Is MySQL 5.6 slower than MySQL 5.5? No, it's faster

MySQL 5.6 is believed to be the best MySQL release ever. In order to find out if it is true or not I ran some benchmarks and I am going to share the results with you in this tutorial. Please note that I only tested with default settings (in both cases) and using sysbench as a benchmarking tool, so its a pretty basic test. I highly recommend that you test on your particular workload before upgrading and share your results.

I used instructions explained at the following links to download, compile, and install MySQL 5.5 (used 5.5.30 for benchmarks) and MySQL 5.6.

MySQL 5.6 comes with performance schema turned on by defaults, so I turned performance schema OFF for both instances since even with new improvements in 5.6 it still runs with some overhead that would obviously be unfair for 5.6. Other than that I only used default configuration options at the command line except the following (should not have any impact on performance).

--no-defaults  --port=<port no> --datadir=<path to datadir> 
--socket=<path to socket file> --basedir=<mysql installation directory path> 
--performance_schema=OFF --log-error=err.txt


I ran these tests on Red Hat Enterprise Linux Server release 6.2 (SELinux disabled). The tests were executed when no other user processes were running on the server and only one instance was allowed to run at any time.


I ran the tests on a machine with 2GB RAM and an Intel Xeon processor with 4 cores ie. 4xIntel(R) Xeon(R) CPU E5335 @ 2.00GHz


The tests were run with 4 threads on an Innodb table with 3 million records. Below is the sysbench command I used to populate the table.

sysbench --test=oltp  
--mysql-socket=<path to socket file> --mysql-user=root 
--mysql-db=sbtest --mysql-table-engine=innodb 
--mysql-engine-trx=yes prepare

Simple read-only sysbench test:

I used the following sysbench options for this test:

--test=oltp --oltp-test-mode=simple 
--oltp-table-size=3000000 --mysql-socket=<path to socket file> 
--mysql-user=root --num-threads=4 
--init-rng=on --max-requests=0 --max-time=300 
--mysql-db=sbtest --mysql-table-engine=innodb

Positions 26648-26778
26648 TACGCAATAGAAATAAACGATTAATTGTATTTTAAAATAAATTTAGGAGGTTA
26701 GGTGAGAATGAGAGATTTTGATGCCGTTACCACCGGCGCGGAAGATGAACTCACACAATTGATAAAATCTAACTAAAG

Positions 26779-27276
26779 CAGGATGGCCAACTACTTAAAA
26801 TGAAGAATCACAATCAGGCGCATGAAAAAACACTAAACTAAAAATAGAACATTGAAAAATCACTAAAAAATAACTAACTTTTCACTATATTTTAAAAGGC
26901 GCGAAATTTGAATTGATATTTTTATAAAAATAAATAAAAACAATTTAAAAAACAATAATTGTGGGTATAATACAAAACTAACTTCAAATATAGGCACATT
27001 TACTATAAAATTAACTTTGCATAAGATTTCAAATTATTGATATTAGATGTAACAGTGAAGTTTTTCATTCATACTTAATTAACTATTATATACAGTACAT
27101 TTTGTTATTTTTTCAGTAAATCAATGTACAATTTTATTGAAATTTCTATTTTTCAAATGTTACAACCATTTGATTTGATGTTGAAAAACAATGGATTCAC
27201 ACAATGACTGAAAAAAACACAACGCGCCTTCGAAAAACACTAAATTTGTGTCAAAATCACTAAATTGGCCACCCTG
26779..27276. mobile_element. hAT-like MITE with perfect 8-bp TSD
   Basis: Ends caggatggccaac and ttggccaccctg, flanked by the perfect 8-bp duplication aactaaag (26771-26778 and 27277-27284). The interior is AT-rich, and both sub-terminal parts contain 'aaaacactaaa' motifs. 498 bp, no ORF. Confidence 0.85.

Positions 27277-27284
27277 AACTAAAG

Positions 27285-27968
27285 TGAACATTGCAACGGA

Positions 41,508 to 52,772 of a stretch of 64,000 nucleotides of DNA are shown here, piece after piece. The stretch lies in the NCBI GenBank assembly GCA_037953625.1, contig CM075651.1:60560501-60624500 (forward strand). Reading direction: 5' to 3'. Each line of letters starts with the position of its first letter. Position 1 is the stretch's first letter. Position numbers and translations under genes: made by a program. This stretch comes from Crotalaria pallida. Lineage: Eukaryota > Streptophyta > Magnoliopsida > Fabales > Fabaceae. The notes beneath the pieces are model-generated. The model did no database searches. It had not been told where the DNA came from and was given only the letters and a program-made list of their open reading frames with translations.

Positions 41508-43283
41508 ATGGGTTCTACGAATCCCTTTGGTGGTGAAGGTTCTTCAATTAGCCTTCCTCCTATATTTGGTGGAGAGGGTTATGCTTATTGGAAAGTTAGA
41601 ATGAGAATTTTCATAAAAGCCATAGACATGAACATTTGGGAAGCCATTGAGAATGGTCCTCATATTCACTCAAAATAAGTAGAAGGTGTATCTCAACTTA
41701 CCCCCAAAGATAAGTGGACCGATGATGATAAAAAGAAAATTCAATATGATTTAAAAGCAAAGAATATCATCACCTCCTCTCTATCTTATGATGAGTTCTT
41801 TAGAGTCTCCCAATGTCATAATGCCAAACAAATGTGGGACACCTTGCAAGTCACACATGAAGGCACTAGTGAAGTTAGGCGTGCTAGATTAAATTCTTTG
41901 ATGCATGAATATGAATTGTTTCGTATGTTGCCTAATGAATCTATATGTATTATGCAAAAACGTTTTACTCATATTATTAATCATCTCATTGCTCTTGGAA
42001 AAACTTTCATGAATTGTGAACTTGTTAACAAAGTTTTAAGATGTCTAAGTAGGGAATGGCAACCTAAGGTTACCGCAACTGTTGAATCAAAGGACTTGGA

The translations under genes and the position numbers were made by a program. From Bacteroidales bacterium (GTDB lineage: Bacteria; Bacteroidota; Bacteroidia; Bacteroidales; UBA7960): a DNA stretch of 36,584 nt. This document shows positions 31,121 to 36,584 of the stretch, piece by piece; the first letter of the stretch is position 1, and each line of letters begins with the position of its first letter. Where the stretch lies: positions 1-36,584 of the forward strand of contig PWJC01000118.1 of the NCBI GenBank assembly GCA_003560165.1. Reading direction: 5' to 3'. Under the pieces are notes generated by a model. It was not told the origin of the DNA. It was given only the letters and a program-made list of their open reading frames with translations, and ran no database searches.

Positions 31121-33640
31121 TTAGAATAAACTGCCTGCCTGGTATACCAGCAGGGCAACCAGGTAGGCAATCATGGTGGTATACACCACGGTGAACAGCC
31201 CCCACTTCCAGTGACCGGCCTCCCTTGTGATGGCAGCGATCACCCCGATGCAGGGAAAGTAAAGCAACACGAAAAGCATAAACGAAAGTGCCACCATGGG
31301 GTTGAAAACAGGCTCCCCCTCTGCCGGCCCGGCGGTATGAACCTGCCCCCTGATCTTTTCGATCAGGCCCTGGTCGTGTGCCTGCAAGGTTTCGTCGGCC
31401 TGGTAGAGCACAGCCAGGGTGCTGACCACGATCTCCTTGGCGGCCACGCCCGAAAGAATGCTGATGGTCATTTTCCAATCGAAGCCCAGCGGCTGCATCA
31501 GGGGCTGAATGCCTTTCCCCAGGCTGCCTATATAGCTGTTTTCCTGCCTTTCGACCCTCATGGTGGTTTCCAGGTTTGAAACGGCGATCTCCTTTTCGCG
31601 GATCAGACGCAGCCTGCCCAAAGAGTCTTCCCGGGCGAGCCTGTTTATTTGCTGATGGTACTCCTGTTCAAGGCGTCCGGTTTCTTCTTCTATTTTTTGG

--oltp-read-only=on --mysql-engine-trx=yes


MySQL 5.6 did better than MySQL 5.5 on this test running 1,021,237 more queries in 300 seconds.

MySQL 5.6 ran 13450923 (44836.38 per sec.) transactions/queries.
MySQL 5.5 ran 12429686 (41432.26 per sec.) transactions/queries.

Complex read/write sysbench test:

I used the following sysbench options for this test:

--test=oltp --oltp-test-mode=complex 
--mysql-socket=<path to socket file> --mysql-user=root 
--num-threads=4 --init-rng=on --max-requests=0 
--max-time=300 --mysql-db=sbtest --mysql-table-engine=innodb 


MySQL 5.6 did better than MySQL 5.5 on this test too running 15,312 more complex read/write transactions in 300 seconds.

MySQL 5.6 ran 101259 (337.52 per sec.) transactions.
MySQL 5.5 ran 85947  (286.48 per sec.) transactions.

Queries performed for this test:
    queries performed (on 5.6.10):
       read:                            1417626
       write:                           506295
       other:                           202518
       total:                           2126439

    queries performed (on 5.5.30):
       read:                            1203258
       write:                           429735
       other:                           171894
       total:                           1804887

There is another important thing that I must mention here and that is "features". MySQL 5.6 contains some really awesome features that MySQL 5.5 did not have, so if you have a need to use any of those features or you think that your application might benefit from them then you should use 5.6 (thorough testing is required). You can find out about new features in MySQL 5.6 here.

In a nutshell, answer to the question "Is MySQL 5.6 slower than MySQL 5.5 ?" is "No, it's faster" based on the results mentioned above.

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Comments (write a comment):

since when performance_schema=OFF is a default setting? Posted by: Oracle on Feb 22, 2013

@above: the reason is explained in tutorial already. Posted by: shahryar on Feb 23, 2013

Using the default settings is hardly fair as some of the key defaults change in 5.6. Using the sysbench vars from with 10 billion rows I found that I was able to realize ~600tps with mysql 5.5.28ga, ~1000tps with mysql 5.5.28 percona, and ~1200tps with mysql 5.6.9. I did cheat a bit with percona and 5.6 using a 8g total log pool size. Posted by: Rolf on Feb 23, 2013

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